"Real Gods Require Blood": The Religious Significance Of Death In James Baldwin's Go Tell It On The Mountain And If Beale Street Could Talk
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DepartmentEnglish and Languages
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SubjectsJames Baldwin Theology
James Baldwin Religion
If Beale Street Could Talk
Go Tell It On The Mountain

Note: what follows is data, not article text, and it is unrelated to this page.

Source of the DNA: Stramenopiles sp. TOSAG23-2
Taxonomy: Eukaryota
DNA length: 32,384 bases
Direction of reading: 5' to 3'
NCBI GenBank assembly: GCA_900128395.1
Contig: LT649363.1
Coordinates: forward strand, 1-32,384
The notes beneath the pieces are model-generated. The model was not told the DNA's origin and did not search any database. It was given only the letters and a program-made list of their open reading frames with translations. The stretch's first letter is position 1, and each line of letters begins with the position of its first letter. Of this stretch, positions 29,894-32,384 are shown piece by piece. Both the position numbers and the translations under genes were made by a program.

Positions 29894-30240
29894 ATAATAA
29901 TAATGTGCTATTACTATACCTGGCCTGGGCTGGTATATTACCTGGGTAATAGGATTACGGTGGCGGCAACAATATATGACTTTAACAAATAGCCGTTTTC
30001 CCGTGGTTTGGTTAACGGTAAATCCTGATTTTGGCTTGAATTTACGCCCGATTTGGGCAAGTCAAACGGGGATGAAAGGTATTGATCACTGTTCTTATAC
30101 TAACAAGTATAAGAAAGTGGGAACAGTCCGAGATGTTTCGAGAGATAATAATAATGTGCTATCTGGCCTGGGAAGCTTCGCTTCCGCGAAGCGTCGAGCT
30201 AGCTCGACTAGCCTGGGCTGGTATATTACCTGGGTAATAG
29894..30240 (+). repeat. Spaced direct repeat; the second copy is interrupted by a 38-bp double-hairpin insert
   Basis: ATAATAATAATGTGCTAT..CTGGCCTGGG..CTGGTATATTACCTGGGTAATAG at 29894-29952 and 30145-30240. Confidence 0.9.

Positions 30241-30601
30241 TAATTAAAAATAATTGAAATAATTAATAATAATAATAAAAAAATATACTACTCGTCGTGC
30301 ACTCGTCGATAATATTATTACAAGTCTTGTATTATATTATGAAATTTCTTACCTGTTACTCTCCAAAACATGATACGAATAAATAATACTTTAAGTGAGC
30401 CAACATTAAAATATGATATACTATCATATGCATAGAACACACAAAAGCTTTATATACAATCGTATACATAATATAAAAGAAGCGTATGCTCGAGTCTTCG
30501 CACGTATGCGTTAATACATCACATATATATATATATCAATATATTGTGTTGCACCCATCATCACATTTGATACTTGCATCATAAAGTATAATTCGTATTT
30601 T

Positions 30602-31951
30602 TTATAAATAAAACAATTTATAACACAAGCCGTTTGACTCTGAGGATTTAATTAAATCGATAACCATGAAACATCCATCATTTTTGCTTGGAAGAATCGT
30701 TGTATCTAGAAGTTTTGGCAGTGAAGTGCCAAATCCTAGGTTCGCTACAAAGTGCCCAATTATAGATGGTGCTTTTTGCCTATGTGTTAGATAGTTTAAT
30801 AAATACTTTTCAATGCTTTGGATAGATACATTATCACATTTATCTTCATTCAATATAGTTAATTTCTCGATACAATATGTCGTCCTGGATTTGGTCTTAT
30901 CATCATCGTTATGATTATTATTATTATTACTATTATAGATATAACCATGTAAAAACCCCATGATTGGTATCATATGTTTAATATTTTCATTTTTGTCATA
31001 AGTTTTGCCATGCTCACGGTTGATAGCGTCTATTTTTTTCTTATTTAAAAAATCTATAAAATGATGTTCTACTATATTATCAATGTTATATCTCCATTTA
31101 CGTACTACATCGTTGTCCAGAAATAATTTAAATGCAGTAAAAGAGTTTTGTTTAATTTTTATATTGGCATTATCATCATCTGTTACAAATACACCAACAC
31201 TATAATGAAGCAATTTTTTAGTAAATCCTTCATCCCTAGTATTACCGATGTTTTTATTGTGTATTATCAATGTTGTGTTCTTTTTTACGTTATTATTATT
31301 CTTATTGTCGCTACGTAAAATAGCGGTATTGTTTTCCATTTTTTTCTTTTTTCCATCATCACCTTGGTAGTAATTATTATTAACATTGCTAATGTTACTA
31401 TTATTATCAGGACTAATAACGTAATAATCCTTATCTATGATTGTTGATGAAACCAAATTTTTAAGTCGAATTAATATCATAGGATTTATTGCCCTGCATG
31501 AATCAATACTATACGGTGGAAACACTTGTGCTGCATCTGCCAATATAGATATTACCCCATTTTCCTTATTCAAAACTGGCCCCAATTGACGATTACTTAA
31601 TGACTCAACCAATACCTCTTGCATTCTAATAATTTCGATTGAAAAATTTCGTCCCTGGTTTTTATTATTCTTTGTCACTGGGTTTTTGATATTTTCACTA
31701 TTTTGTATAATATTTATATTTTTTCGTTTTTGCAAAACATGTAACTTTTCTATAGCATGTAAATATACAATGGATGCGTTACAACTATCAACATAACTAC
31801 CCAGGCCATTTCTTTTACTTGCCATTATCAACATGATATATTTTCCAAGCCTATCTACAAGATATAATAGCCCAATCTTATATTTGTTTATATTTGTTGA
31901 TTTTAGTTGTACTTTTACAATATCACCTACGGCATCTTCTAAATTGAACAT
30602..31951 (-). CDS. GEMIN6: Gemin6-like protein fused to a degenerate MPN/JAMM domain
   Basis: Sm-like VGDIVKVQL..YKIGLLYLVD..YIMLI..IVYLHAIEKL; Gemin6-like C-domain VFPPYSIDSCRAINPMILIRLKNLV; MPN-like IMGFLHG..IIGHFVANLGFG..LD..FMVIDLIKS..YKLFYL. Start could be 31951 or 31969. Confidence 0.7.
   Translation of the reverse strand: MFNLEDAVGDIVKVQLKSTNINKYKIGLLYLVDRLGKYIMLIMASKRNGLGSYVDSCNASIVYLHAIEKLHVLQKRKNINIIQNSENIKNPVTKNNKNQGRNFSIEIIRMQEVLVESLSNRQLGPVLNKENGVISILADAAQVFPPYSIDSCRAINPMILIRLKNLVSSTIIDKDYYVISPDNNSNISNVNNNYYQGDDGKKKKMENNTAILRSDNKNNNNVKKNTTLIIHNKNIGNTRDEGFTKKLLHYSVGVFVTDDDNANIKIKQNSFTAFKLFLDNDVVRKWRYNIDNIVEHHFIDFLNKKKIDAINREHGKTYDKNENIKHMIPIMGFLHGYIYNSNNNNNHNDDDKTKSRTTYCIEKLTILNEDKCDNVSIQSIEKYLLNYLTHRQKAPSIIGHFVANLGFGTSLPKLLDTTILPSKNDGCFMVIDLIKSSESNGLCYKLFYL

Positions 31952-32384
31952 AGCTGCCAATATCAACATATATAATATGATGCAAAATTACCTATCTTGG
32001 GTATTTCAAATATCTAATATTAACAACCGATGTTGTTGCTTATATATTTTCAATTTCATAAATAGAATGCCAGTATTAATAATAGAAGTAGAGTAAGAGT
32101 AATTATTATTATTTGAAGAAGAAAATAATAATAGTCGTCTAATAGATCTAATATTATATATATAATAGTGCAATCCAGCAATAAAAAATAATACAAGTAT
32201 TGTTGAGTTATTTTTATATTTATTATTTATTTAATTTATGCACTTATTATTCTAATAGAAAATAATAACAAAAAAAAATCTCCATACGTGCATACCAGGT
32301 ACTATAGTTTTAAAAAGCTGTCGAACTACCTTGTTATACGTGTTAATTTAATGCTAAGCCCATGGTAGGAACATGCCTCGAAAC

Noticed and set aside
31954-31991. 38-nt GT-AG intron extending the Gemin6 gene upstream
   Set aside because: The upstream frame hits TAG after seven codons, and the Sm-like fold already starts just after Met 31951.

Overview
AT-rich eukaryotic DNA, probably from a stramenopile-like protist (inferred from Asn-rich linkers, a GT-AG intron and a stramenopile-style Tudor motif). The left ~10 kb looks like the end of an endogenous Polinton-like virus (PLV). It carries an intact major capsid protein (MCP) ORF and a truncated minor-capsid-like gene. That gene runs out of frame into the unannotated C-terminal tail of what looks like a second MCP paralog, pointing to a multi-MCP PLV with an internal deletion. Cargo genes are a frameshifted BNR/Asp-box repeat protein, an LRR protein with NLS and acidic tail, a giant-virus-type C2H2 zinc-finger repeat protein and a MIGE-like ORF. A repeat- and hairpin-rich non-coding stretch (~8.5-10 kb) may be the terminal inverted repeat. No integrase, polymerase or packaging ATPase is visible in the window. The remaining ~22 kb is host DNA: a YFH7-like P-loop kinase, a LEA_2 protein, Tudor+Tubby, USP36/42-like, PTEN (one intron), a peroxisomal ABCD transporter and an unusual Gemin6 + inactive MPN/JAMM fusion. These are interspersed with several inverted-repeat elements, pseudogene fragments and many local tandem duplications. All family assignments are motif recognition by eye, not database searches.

This dissertation proposes that in Go Tell It on the Mountain and If Beale Street Could Talk, James Baldwin uses death as a religious experience that represents a spiritual reckoning for characters in each novel. Baldwin's interpretation of death and the ramifications concerned with the realities of death, thematically tie together in both novels to formulate a theological proclamation. Chapter two focuses on the father/son theme in the novels and reinterprets this theme using the premise of adoption, articulated by Apostle Paul in Ephesians, to describe the dynamic relationships between fathers and sons. Leonard Shengold's definition of soul murder is employed to establish the fathers as powerful and murderous. Chapter three, by exploring the symbolism of religious sacrifice, examines the figurative meaning and religious value of death for the novels' characters and proposes that the characters, whether powerful or powerless, seek death as an entryway to their true fates. Orlando Patterson's definition of social death is utilized to establish death as an everyday reality of the characters of the novels. Chapter four examines death through the idea of mortification to suggest that for blacks, death is an inherent consequence of a socio-political order that defines them as inferior before birth. Kenneth Burke's theory of conscious-laden repression is used to reexamine the Fall of Man in order to illustrate the profound implication of death on the powerless subject. This study concludes that Baldwin's use of religion, in particular death, moves beyond biblical metaphor and therefore both novels should be examined as more than fictional. Through his search for spiritual meaning encoded in biblical passages, James Baldwin's work should be considered religious text; therefore, Baldwin, though he might have objected to the distinction, should be considered a theologian.